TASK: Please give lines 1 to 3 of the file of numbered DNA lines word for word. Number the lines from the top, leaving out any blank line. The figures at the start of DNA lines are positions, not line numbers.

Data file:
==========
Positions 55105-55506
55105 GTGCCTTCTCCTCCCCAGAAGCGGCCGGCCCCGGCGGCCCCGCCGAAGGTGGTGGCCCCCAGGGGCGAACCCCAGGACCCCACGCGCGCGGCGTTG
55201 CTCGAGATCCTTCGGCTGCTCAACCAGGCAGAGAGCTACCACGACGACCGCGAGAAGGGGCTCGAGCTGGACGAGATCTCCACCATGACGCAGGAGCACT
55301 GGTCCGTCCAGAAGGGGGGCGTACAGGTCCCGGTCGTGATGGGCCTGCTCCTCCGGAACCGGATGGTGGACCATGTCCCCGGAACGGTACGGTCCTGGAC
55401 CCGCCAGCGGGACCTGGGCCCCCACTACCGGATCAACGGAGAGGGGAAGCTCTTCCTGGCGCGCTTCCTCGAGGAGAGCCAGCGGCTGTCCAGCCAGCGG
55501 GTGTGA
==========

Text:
Positions 55105-55506
55105 GTGCCTTCTCCTCCCCAGAAGCGGCCGGCCCCGGCGGCCCCGCCGAAGGTGGTGGCCCCCAGGGGCGAACCCCAGGACCCCACGCGCGCGGCGTTG
55201 CTCGAGATCCTTCGGCTGCTCAACCAGGCAGAGAGCTACCACGACGACCGCGAGAAGGGGCTCGAGCTGGACGAGATCTCCACCATGACGCAGGAGCACT